In the early 20th century, two art styles that were created and used were Fauvism and Cubism. Fauvism was used first in Paris in 1905 in the Autumn Salon as it referred to artwork created by Henry Matisse and his coworkers in art, such as André Derain and Maurice Vlaminck. When fauvist art was first put on display to be viewed and exhibited in the Autumn Salon, one critic called the painters 'Les Fauves' (Wild animals). (Elderfield, 1976) He came up with this title from the artists’ use of strong colors that did not give the natural color representation of the object. The use of these colors was mainly focused on evoking strong emotions. Another art technique was Cubism. Cubism was created by Picasso and Georges Braque. Its main focus aimed at presenting objects from a concurrent perspective, but at many different points of view. This artistic technique brought sculpture and painting together into one. However, unlike in fauvism, color was not the primary interest in Cubism.
Fauvism was the first of the avant-garde movements that flourished in France in the early years of the twentieth century. (Elderfield, 1976) The artwork’s impulsive and often subjective response to nature was expressed in bold, undisguised brushstrokes and high-keyed, vibrant colors applied directly from the paint tubes in an aggressive, direct manner to create a sense of an explosion on the canvas. Fauvist artists were the first to break with Impressionism as well as with older, traditional methods of perception. Fauvism, which was created in 1905, was categorized by explosive use of many colors enhanced with impulsive brushwork. This was a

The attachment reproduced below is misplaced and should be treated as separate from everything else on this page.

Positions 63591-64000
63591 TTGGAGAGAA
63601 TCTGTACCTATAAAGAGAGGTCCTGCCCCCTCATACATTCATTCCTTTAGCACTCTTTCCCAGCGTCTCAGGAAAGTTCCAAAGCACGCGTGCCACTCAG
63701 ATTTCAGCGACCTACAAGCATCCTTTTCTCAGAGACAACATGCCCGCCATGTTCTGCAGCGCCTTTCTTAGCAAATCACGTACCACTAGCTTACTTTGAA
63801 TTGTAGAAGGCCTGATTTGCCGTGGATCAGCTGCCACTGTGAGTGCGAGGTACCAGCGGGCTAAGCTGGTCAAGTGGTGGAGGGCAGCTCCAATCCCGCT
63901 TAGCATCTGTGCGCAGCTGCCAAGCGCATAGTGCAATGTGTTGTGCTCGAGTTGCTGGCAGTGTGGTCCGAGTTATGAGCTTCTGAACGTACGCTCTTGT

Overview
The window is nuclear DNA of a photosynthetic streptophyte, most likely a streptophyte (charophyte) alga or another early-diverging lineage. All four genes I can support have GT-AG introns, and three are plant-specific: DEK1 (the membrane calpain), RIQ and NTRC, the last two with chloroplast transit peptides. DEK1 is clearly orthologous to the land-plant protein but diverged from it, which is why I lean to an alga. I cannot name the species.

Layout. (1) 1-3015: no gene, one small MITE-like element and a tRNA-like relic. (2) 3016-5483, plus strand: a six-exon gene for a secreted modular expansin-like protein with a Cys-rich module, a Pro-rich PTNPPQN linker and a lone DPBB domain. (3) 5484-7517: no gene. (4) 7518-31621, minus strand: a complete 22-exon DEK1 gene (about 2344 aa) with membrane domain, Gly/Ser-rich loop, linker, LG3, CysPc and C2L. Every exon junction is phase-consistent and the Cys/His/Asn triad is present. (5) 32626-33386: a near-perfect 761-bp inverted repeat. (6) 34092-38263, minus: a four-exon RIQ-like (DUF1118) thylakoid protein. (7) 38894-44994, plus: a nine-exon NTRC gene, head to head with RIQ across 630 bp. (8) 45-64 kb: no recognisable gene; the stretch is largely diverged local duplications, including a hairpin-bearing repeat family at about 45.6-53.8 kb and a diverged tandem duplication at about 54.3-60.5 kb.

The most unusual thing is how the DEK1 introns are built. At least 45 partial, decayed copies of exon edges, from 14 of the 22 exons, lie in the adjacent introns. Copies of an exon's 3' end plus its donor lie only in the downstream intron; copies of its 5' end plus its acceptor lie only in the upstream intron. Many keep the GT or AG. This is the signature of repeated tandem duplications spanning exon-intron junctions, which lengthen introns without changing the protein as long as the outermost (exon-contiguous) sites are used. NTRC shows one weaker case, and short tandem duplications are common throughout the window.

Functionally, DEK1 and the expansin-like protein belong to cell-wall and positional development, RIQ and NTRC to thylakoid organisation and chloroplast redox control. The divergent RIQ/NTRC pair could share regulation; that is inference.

progression of the colorist tradition that was first held by the Impressionists (the Impressionists were known for using short brush strokes with pure color in combination with flat colored curvilinear planes that were probably inspired by Gaugin). Therefore, the use of color in fauvism gave the art the...
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Cubism and Fauvism. (n.d.). Retrieved from Civil Rights Union: http://www.civilrightsunion.org/sampleessay-on-cubism-and-fauvism.asp
Differences Between Fauvism & Cubism. (n.d.). Retrieved from eHow:
Elderfield, J. (1976). Fauvism and Its Affinities.
Spivey, D. V. (n.d.). Fauvism. Retrieved from Smart History:
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